Bracket piece 32 includes a principal planar wall 32a and a connected perpendicular flange 32b separated by notch 32c from an identical perpendicular flange 32d. Bracket piece 32 also includes, as a result of the stamping operation, two offsets 32e and 32f and like piece 31, aligned vertical surfaces 32g and horizontal surfaces 32h. The two offsets 32e and 32f include flat triangular web segments 32i and 32j which are congruent to web segments 31i and 31j.
Bracket piece 33 consists of a flat planar odd shaped segment 33a containing apertures and a connected perpendicular flange 33b.
Bracket piece 34 is essentially "U" shaped and features apertured side walls 34a and 34b joined by elongate parallel connector 34c.
Bracket piece 35 is a rectangular spacer or filler (with matching holes), when the pieces 31, 32, 33 and 34 are brought into assemblement to yield the arrangement of the pieces as shown in FIG. 2.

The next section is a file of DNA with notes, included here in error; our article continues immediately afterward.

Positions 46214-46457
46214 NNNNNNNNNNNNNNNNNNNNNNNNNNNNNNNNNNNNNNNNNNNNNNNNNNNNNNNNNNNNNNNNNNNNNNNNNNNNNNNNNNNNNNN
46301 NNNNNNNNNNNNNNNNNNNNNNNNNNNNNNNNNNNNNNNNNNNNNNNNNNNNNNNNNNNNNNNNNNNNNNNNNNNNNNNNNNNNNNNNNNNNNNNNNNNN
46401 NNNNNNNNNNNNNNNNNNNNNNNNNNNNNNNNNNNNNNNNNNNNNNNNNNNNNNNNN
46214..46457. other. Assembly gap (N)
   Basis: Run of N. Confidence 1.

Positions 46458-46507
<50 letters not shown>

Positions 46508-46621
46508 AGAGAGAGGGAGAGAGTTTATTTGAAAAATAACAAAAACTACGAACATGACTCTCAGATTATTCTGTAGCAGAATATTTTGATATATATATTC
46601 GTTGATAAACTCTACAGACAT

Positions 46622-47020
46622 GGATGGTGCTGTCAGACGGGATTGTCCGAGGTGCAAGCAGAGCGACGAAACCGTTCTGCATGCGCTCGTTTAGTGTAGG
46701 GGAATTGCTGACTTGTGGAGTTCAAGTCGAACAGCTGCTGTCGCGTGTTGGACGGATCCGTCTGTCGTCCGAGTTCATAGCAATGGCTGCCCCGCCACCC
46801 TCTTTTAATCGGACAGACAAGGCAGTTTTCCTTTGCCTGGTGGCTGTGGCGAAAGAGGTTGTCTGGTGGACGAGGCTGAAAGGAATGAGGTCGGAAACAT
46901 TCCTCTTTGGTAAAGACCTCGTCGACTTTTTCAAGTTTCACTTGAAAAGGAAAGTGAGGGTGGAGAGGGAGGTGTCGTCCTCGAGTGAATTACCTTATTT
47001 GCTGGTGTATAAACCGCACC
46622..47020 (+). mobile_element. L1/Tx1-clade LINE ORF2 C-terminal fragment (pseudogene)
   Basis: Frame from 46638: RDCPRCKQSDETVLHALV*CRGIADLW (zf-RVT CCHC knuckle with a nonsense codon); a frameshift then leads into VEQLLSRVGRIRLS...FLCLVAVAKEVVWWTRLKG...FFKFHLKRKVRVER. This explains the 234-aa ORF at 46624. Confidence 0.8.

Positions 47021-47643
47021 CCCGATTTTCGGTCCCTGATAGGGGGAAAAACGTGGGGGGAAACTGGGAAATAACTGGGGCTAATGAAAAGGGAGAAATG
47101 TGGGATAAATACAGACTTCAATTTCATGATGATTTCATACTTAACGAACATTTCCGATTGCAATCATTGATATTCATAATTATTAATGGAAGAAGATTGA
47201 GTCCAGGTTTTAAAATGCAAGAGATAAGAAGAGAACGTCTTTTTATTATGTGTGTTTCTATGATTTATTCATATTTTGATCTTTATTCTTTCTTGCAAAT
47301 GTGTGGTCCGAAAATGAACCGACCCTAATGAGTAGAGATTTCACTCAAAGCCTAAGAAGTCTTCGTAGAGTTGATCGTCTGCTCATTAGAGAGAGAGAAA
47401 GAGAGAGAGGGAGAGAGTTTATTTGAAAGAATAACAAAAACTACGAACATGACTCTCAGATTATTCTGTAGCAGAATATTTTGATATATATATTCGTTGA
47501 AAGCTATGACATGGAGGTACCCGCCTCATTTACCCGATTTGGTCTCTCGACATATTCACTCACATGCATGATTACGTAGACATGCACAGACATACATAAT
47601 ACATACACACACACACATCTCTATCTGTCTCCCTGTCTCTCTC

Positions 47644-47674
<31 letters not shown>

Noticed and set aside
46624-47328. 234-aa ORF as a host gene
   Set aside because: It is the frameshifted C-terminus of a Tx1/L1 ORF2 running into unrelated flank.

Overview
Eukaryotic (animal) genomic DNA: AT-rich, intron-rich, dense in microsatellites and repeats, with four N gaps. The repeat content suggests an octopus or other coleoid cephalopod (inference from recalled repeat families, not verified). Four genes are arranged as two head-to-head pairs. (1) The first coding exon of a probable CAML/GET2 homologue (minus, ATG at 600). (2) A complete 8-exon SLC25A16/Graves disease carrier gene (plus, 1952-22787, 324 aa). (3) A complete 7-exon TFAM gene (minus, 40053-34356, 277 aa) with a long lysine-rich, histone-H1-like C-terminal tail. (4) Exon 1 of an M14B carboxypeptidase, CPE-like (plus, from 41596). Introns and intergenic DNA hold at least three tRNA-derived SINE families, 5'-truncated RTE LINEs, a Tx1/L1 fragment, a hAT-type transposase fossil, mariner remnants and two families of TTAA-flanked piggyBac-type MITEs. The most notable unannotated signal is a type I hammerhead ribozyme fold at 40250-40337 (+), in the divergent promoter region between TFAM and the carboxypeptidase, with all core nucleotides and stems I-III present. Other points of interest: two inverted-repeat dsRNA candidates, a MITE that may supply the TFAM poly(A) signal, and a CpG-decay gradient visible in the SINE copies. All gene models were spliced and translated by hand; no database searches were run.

As can be seen, when the pieces 32 and 31 are brought together in the manner indicated by the arrows (Fig. 2), the flanges 31b and 32b assume flush relationship. At the same time, the notches 31c and 32c assume registration, while lower flange 32d of piece 32 is flush with a portion of major flange 31d; which otherwise extends outwardly. At the same time, the offsets 31e and 32e are brought together with the triangular web surfaces 31i and 31j in flush abutment with the triangular web surfaces 32i and 32j. Simultaneously, wall surface 31g assumes side by side relationship with wall surface 32g and similarily wall surface 31h assumes side by side relationship with wall surface 32h. As thus held together, in the manner described, there is defined a rectangular channel passageway adapted to receive a length of 1"×2" tubing 20. Also defined is a rectangular horizontal channel extending through the registered cutouts 31c and 32c to the flange regions 31h and 32h for receiving tubing 20a at the left of FIG. 2 and thence beyond the bracket in the manner shown in FIG. 1 to join cross member 20c.